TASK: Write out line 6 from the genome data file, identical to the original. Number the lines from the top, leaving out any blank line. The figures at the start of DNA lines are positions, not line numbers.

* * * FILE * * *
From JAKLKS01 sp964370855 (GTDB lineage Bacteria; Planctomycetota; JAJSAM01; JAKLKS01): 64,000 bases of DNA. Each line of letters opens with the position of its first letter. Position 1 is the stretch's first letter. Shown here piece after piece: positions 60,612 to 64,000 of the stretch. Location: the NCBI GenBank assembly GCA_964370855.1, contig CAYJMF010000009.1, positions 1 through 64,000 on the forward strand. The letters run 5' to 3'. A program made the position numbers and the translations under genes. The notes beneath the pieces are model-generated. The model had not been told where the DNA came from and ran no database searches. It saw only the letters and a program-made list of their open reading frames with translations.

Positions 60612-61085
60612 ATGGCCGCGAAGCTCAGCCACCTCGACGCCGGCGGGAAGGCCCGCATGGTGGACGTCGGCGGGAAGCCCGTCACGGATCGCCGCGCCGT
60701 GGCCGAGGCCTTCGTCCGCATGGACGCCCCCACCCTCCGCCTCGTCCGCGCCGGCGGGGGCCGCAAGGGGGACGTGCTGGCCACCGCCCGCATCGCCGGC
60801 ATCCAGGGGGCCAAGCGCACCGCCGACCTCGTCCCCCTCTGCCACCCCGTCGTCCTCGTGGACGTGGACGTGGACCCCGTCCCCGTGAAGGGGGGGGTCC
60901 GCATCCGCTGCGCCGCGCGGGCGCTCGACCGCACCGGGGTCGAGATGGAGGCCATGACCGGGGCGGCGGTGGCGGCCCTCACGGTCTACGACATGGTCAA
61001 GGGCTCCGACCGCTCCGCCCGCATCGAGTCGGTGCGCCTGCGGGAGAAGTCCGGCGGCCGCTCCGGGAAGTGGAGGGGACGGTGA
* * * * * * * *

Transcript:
60901 GCATCCGCTGCGCCGCGCGGGCGCTCGACCGCACCGGGGTCGAGATGGAGGCCATGACCGGGGCGGCGGTGGCGGCCCTCACGGTCTACGACATGGTCAA